Student Profile: Justin Brown
01 October 2020
Earthquake Engineering PhD Candidate, Justin Brown, is working to promote safe buildings and to provide innovative timber seismic design
As a child, Justin spent his summers building tree forts from waste lumber in the forest beyond his backyard. That tree fort planted a seed for building that came to fruition in his first year of university.
Justin grew up in a small mountain town in Canada, playing ice hockey and doing downhill skiing same as any Canadian kid would. He completed his Bachelor at the University of British Columbia (UBC) and joined the timber design build firm StructureCraft. At Structurecraft, Justin solidified his passion for timber engineering and building. Of particular note, Justin worked as a structural engineer to deliver T3, a seven storey mass timber building that was the largest modern timber building in the United States on completion in 2016.
He first heard of the University of Canterbury while StructureCraft was constructing the Oregon State Univeristy Peavy Hall building. This timber building used innovative and low-damge seismic design techniques that were developed starting in 2005 at the University of Canterbury. Justin soon discovered that his now supervisor, Dr. Minghao Li, was also an alumni of UBC and a connection was made. This led to Justin starting his PhD at the University of Canterbury in September 2017.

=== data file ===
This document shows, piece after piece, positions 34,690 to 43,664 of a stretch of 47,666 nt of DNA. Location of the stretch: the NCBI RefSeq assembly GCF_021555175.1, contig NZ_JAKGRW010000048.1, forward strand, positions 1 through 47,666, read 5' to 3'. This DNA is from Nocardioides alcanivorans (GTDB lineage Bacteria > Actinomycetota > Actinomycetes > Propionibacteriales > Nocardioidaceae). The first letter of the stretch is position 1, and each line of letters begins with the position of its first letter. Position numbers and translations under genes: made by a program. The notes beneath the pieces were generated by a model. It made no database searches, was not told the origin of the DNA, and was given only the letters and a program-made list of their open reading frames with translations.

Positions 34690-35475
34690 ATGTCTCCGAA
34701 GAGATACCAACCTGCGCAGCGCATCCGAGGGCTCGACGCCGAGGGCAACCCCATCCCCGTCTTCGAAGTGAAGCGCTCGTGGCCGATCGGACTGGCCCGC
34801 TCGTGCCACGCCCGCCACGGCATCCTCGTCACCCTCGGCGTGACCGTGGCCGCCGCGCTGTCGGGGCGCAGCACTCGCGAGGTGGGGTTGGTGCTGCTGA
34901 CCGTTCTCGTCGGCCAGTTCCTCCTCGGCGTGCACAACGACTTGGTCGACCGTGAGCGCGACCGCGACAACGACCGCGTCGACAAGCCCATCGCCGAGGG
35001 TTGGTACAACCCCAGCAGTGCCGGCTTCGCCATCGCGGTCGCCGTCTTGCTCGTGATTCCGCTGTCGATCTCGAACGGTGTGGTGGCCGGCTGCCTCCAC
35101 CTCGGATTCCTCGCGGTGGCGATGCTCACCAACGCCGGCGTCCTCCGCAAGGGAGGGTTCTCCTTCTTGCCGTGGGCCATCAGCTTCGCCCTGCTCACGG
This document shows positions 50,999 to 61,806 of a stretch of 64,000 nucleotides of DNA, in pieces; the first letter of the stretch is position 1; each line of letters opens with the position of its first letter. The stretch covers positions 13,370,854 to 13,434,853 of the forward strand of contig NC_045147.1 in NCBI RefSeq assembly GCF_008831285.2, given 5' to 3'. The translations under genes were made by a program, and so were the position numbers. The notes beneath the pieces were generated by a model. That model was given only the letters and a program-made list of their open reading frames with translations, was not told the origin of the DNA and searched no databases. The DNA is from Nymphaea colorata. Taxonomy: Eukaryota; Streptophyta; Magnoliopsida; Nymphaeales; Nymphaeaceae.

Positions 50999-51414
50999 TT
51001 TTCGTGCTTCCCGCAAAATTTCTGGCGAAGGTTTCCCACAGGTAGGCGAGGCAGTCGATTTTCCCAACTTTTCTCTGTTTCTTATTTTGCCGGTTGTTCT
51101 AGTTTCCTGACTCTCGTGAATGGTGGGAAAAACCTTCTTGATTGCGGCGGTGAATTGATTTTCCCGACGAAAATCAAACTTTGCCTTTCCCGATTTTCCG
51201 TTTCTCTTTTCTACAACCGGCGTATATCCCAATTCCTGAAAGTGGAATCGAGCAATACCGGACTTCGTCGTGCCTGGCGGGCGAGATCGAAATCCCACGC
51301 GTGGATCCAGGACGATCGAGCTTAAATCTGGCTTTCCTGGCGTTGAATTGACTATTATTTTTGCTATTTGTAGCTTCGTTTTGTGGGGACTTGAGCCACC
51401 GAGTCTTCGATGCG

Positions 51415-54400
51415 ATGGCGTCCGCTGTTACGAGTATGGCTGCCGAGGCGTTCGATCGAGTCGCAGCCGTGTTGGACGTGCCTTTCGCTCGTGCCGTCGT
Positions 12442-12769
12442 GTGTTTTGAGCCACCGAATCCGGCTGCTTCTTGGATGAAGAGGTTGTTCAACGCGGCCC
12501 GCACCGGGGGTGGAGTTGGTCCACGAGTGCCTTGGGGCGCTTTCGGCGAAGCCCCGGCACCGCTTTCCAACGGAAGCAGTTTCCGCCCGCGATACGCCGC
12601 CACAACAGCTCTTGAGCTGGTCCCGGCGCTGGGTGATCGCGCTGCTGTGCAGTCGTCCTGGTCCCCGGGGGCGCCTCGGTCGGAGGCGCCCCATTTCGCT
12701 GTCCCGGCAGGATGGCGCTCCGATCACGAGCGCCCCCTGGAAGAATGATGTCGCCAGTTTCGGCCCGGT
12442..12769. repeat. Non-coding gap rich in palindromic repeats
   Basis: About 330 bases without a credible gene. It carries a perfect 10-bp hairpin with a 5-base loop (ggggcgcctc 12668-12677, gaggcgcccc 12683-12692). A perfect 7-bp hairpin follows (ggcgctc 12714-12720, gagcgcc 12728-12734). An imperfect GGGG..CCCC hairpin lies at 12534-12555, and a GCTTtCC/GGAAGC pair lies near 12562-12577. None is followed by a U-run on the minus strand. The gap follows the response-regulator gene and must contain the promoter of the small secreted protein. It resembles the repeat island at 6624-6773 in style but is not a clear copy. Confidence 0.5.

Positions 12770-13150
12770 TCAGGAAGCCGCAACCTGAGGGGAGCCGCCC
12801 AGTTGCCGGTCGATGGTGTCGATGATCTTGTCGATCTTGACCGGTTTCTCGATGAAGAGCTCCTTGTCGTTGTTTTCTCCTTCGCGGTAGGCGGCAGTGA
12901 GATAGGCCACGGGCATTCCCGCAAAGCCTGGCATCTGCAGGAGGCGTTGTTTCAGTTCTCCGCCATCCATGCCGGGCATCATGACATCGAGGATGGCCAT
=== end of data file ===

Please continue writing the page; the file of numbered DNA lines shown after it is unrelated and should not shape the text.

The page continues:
With his youthful tree fort building enthusiasm ever prevalent, Justin is working to promote safe buildings and to provide innovative timber seismic design to realize the potential of our sustainable timber products.
We spoke to Justin to learn more about his PhD research at the university of Canterbury.
"To resist seismic forces, it is common for buildings to contain a central concrete structural tube / core up the height of the building to hold it upright. For building occupants, this structural core is where the buildings elevator/lift shafts and staircases are located. In my research, I am demonstrating that these structural tubes can be made of timber to build lighter, more eco-friendly buildings. Nowadays, small timber pieces (4x2 boards) are glued together to make large solid timber panels – these solid timber panels can be 3m wide, 12m long, and up to 500mm in thickness! Timber weight is approximately 1/5th concrete, and because seismic forces are proportional to the building weight, a timber building will experience a much lower seismic force. Another challenge in seismic design is minimizing damage when a building is subjected to an earthquake. In this research we are connecting the solid timber walls to the foundation with steel rods to control the buildings motion and recenter the building after an earthquake. The steel rods are post-tensioned (stretched) like an elastic band during construction to initially compress the timber and keep the walls in position. During an earthquake, the building will move in a controlled manner and recenter because the steel rods want to return to their original position. This low-damage research in timber started at the University of Cantebury in 2005. Aotearoa New Zealand’s earthquake hazard, combined with climate change, is fuelling interest in innovative, sustainable and low-damage building solutions." said Justin.
Outside of his research, you will find Justin running around “The Hag” (Hagley Park) or in the Port Hills training for the next marathon, surfing at Sumner, or off on a weekend tramp – enjoying New Zealand’s backyard as he did in Canada.
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